Monday, December 5, 2022

AI-powered eye screening platform Eyenuk raises $25M

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Eyenuk received $25 million in Series A funding to expand access to its AI-powered eye-screening technology that enables autonomous detection of diabetic retinopathy (DR) during a patient’s regular exam.

The recent raise was led by AXA IM Alts and joined by new and existing investors, including A&C Foelsgaard Alternativer ApS, T&W Medical A/S, KOFA Healthcare and Kendall Capital Partners. It brings the company’s total funding to $43 million.

The Series A raise includes approximately $6.2 million previously raised in convertible notes converted to Series A securities.


The company’s EyeArt AI software, which received 510(k) clearance from the FDA in 2020, allows for autonomous DR screening, including retinal imaging, DR detection and immediate reporting during a patient’s regular examination. After the patient’s fundus images are captured and submitted to EyeArt, results are provided via a PDF report in less than 30 seconds.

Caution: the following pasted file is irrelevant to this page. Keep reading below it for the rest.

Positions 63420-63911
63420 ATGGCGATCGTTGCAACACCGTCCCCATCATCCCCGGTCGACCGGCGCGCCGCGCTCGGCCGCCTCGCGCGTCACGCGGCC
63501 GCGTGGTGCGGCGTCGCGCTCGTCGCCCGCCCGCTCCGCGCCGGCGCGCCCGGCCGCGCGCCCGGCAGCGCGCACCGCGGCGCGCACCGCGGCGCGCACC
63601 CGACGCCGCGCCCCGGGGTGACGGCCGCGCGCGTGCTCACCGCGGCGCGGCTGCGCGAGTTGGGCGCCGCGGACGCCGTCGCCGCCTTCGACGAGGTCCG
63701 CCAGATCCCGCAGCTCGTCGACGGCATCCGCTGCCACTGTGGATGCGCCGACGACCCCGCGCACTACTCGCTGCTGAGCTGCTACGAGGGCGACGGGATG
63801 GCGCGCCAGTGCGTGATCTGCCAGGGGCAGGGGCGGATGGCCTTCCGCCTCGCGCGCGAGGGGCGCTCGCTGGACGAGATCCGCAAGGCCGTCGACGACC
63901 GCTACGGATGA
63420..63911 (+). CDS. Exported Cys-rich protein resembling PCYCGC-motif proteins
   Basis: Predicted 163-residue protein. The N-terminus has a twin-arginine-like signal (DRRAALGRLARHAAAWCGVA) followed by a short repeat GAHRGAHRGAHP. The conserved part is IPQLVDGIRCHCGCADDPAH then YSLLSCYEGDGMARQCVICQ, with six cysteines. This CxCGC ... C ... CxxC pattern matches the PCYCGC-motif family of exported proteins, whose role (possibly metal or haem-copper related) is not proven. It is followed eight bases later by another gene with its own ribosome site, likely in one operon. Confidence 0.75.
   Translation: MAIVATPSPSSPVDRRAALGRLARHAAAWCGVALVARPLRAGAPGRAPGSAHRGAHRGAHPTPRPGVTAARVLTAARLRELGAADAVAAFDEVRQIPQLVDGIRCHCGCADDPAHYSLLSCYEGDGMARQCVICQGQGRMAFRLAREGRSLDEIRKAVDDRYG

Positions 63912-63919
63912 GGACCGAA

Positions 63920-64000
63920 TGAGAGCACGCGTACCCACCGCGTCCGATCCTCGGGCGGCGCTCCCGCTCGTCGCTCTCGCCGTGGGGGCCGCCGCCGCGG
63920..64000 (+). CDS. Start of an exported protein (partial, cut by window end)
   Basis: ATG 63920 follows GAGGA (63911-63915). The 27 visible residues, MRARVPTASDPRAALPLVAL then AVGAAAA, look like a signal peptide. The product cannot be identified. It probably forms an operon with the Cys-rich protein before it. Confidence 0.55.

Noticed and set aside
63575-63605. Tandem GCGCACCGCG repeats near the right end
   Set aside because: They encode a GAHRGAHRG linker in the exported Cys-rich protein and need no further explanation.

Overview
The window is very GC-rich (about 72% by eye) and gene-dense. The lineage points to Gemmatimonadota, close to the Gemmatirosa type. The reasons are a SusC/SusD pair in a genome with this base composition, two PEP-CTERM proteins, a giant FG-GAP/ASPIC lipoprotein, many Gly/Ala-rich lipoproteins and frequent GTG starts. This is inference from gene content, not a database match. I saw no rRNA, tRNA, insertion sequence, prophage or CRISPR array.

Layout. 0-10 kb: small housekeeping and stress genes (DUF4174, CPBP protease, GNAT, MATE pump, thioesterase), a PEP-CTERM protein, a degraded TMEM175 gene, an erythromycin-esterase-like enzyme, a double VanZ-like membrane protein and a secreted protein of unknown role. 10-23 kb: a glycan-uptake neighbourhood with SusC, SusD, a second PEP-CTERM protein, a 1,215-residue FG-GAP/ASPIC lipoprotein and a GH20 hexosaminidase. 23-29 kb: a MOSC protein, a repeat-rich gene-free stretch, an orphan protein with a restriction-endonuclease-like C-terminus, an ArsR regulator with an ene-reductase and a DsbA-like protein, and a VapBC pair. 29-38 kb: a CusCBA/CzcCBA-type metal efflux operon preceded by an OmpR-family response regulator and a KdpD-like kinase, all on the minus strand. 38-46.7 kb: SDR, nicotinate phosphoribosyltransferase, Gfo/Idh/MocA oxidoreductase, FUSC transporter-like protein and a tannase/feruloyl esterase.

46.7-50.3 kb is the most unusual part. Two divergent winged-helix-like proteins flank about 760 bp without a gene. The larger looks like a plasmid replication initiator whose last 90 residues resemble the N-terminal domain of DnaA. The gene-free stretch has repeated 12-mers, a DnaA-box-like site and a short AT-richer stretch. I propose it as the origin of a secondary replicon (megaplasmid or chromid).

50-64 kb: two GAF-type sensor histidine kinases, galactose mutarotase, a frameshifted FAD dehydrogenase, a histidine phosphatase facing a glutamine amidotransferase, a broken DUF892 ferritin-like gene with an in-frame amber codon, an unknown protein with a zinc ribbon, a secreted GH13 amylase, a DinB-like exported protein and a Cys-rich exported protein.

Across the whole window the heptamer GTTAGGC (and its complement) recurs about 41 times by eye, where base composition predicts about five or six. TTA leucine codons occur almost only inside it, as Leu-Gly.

The announcement follows a study published in September in Ophthalmology Science where researchers compared general ophthalmologists, Eyenuk’s EyeArt Artificial Intelligence (AI) system and retina specialists for detecting more than mild DR (mtmDR). Results showed the AI system had higher sensitivity for detecting mtmDR than general ophthalmologists or retina specialists. 

Eyenuk will use the recently garnered Series A funds to expand its AI product platform with additional disease indications and accelerate the company’s global commercialization. 


In August, AI-enabled diagnostics company Digital Diagnostics, formerly IDx, which also offers an AI-backed eye care system to detect diabetic retinopathy, announced it scored $75 million in a Series B funding.

Its IDx-DR system detects diabetic retinopathy, which can cause vision loss and blindness in people with diabetes. The IDx-DR product received FDA De Novo clearance in 2018. 

Google has also been exploring using AI for diagnostics in developing its product for detecting diabetic retinopathy called Automated Retinal Disease Assessment (ARDA). In March, the tech giant provided updates on its healthcare tools, noting it would continue research on ARDA to determine whether photos of the outside of the eye could detect disorders.

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